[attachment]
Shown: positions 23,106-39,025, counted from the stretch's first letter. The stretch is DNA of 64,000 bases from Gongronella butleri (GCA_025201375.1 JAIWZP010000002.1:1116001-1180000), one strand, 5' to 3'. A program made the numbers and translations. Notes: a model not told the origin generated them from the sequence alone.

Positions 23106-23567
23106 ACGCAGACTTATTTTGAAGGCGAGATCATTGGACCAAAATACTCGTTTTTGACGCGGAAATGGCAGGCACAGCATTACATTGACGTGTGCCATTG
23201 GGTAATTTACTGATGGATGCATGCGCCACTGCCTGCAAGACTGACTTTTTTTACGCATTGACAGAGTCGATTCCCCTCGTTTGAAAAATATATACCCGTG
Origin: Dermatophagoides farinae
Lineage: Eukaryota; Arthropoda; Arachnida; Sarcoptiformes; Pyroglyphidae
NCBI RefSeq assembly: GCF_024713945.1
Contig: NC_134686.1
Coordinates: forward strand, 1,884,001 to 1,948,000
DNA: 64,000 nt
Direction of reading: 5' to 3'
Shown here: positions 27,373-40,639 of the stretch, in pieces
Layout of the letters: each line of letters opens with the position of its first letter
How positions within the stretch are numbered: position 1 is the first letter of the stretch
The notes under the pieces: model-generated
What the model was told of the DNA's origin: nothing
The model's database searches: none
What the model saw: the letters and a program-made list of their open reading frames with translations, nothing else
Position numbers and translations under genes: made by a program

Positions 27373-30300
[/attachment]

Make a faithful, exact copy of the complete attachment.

Shown: positions 23,106-39,025, counted from the stretch's first letter. The stretch is DNA of 64,000 bases from Gongronella butleri (GCA_025201375.1 JAIWZP010000002.1:1116001-1180000), one strand, 5' to 3'. A program made the numbers and translations. Notes: a model not told the origin generated them from the sequence alone.

Positions 23106-23567
23106 ACGCAGACTTATTTTGAAGGCGAGATCATTGGACCAAAATACTCGTTTTTGACGCGGAAATGGCAGGCACAGCATTACATTGACGTGTGCCATTG
23201 GGTAATTTACTGATGGATGCATGCGCCACTGCCTGCAAGACTGACTTTTTTTACGCATTGACAGAGTCGATTCCCCTCGTTTGAAAAATATATACCCGTG
Origin: Dermatophagoides farinae
Lineage: Eukaryota; Arthropoda; Arachnida; Sarcoptiformes; Pyroglyphidae
NCBI RefSeq assembly: GCF_024713945.1
Contig: NC_134686.1
Coordinates: forward strand, 1,884,001 to 1,948,000
DNA: 64,000 nt
Direction of reading: 5' to 3'
Shown here: positions 27,373-40,639 of the stretch, in pieces
Layout of the letters: each line of letters opens with the position of its first letter
How positions within the stretch are numbered: position 1 is the first letter of the stretch
The notes under the pieces: model-generated
What the model was told of the DNA's origin: nothing
The model's database searches: none
What the model saw: the letters and a program-made list of their open reading frames with translations, nothing else
Position numbers and translations under genes: made by a program

Positions 27373-30300